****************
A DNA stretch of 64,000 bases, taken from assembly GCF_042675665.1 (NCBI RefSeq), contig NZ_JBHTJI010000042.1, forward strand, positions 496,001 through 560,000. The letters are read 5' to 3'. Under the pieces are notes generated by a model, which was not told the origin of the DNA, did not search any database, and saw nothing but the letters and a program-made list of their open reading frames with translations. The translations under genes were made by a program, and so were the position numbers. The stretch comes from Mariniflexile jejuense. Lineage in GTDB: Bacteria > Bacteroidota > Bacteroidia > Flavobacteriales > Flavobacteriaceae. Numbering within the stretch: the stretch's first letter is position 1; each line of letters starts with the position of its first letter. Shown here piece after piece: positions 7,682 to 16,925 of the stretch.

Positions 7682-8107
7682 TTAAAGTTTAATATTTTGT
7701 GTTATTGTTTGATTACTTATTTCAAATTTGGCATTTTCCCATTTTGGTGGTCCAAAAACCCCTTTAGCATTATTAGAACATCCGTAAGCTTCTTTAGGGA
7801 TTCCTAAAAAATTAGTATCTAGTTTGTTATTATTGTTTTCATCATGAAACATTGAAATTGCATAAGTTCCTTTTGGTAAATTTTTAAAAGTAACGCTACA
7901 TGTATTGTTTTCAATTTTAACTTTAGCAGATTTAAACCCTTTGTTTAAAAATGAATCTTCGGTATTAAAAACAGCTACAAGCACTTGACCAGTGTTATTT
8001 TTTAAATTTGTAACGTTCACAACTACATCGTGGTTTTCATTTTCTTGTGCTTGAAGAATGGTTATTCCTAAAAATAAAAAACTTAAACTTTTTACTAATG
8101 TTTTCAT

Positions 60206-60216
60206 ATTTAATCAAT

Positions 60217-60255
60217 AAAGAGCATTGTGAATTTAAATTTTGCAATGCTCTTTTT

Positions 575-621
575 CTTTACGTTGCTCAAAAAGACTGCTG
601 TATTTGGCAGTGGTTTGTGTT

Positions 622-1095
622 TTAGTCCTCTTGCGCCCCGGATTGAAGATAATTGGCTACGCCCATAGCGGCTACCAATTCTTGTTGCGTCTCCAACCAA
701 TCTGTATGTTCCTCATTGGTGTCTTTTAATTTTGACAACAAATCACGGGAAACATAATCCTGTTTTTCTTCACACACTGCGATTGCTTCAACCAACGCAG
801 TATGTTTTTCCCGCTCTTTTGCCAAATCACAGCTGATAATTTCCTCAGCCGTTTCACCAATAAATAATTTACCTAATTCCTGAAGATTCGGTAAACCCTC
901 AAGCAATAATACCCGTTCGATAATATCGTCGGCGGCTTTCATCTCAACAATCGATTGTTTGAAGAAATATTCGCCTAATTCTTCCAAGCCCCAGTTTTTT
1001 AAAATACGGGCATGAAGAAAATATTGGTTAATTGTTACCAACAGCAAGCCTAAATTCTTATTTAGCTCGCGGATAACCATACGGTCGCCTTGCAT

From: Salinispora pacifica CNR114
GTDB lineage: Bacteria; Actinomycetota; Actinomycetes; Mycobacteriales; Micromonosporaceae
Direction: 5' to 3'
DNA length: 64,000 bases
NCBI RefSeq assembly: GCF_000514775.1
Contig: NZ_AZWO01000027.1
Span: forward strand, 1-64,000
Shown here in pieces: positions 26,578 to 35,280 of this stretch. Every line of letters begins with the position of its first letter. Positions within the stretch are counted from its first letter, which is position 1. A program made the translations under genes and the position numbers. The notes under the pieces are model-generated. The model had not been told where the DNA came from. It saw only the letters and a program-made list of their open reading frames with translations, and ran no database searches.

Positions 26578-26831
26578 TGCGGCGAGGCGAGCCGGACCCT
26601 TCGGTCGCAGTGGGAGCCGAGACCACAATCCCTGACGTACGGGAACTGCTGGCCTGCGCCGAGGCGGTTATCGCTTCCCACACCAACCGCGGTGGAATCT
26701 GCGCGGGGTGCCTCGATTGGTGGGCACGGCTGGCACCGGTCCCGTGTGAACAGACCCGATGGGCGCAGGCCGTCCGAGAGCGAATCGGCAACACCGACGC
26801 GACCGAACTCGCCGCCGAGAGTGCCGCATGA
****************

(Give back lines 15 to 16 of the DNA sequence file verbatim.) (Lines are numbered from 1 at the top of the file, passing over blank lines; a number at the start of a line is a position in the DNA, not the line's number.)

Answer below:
601 TATTTGGCAGTGGTTTGTGTT

Positions 622-1095